US Senate increases microbicide funding for a total of $42 million

July 27, 2005

Washington, DC (July 27, 2005) - In a show of increasing support for one of the most promising technologies currently in development in the fight against AIDS, the Senate approved $42 million for USAID to continue research and development of microbicides for FY 2006. The sum is a $12 million increase over the 2005 level, and $6 million above the amount approved by the House for FY 06. $4 million of the increase is designated for the International Partnership for Microbicides, with the remainder going to other USAID supported NGOs conducting trials of several promising microbicide candidates. USAID is currently funding four Phase III clinical trials to study the effectiveness of potential microbicides.

Microbicides are being developed to come in a variety of forms, including gels, creams, rings or a suppository, and would be used to reduce the risk of HIV transmission. A microbicide would offer additional support when used with a condom, but most importantly, microbicides hope to give women a tool to protect themselves when they are unable to negotiate condom use or ensure mutual monogamy with their partners.

Polly Harrison, Director of the Alliance for Microbicide Development said, " We've come a long way over the past decade, thanks to the efforts of many dedicated scientists, advocates, and the leadership of Representatives Jim Kolbe (R-AZ) and Nita Lowey (D-NY) in the House, and a growing number of committed Senators, especially Senators Patrick Leahy (D-Vermont), Jon Corzine (D-NJ), Barack Obama (D-IL) and Olympia Snowe (R-ME)."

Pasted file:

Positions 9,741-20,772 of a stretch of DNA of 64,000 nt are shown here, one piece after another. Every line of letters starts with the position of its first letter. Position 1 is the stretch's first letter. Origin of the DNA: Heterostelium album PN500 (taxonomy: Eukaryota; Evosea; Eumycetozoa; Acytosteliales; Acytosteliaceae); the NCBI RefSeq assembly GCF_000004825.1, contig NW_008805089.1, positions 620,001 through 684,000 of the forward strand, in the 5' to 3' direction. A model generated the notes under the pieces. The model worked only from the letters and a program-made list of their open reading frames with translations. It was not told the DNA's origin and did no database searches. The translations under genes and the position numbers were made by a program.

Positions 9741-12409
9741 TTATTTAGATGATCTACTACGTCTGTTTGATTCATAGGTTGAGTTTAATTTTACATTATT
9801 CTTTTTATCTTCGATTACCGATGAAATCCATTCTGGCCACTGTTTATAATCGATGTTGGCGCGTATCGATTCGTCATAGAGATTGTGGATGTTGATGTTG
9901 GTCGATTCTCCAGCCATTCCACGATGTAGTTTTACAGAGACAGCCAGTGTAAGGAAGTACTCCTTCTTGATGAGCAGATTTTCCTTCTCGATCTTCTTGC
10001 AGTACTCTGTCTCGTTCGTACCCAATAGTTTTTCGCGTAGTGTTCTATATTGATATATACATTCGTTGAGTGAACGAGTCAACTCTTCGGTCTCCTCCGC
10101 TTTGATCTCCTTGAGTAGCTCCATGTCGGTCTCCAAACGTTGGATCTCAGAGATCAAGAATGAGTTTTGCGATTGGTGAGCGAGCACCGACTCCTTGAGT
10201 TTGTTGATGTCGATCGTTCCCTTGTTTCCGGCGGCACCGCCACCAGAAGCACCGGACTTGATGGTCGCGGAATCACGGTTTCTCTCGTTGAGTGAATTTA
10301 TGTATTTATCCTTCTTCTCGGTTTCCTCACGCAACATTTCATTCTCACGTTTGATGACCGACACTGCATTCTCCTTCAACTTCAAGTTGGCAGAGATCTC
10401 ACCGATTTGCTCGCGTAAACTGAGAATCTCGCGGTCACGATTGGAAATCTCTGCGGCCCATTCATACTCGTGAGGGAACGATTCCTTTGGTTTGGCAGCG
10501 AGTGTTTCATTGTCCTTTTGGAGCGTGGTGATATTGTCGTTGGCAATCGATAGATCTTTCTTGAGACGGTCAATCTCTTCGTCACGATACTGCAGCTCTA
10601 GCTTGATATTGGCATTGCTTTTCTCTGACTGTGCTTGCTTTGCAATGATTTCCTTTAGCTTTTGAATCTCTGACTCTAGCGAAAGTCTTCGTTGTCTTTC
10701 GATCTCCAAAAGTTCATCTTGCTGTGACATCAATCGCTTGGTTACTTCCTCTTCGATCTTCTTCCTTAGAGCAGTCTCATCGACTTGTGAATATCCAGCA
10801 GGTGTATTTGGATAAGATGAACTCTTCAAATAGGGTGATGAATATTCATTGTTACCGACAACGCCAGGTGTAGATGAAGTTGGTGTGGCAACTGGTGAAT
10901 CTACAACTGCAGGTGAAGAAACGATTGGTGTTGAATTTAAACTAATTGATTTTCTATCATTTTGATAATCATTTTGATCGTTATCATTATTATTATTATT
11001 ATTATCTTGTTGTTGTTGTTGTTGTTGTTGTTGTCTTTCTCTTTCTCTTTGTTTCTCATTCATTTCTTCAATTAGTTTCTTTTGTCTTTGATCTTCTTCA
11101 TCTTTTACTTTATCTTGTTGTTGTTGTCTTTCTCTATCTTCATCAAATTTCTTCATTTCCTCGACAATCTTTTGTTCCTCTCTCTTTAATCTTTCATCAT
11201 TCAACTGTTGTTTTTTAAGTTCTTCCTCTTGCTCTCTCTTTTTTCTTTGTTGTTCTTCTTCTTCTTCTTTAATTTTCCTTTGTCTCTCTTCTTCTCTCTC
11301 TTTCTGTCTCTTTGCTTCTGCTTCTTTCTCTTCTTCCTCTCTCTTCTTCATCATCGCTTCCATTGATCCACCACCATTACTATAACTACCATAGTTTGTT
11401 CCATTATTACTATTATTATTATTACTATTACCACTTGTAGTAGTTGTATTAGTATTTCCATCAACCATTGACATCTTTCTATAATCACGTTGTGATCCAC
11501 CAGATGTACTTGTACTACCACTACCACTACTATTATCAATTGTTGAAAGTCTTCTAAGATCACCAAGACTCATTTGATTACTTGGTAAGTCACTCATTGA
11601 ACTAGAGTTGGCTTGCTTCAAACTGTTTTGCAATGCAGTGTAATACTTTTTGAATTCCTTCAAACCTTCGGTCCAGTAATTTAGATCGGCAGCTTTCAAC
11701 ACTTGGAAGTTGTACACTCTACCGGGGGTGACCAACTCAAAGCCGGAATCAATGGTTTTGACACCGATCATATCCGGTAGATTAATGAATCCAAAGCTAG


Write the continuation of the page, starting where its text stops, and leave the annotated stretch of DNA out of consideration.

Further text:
"The feminization of the epidemic calls for a comprehensive approach to HIV/AIDS that includes behavior change strategies for prevention, treatment and care, as well as research into new prevention technologies that women can initiate and control, such as microbicides," said Lori Heise, Director of the Global Campaign for Microbicides.

Of the 14,000 people infected with HIV daily worldwide, half are women. In the United States, girls make up the majority of all new HIV infections among teenagers, with most acquiring the virus through heterosexual intercourse.

The microbicide field has built an extraordinary amount of scientific momentum, with several first-generation candidates entering large-scale human trials around the world. At the same time, new products, based upon recent advances in HIV treatment, are already well into safety trials. Given current scientific advancements, an effective microbicide could be developed by the end of the decade, and once available, could well change the course of the AIDS epidemic.
-end-
The Alliance for Microbicide Development is a global, multidisciplinary, multisectoral coalition founded to accelerate development of microbicides to prevent HIV/AIDS through advocacy, communication, convening, and addressing critical problems in practice and policy. http://www.microbicide.org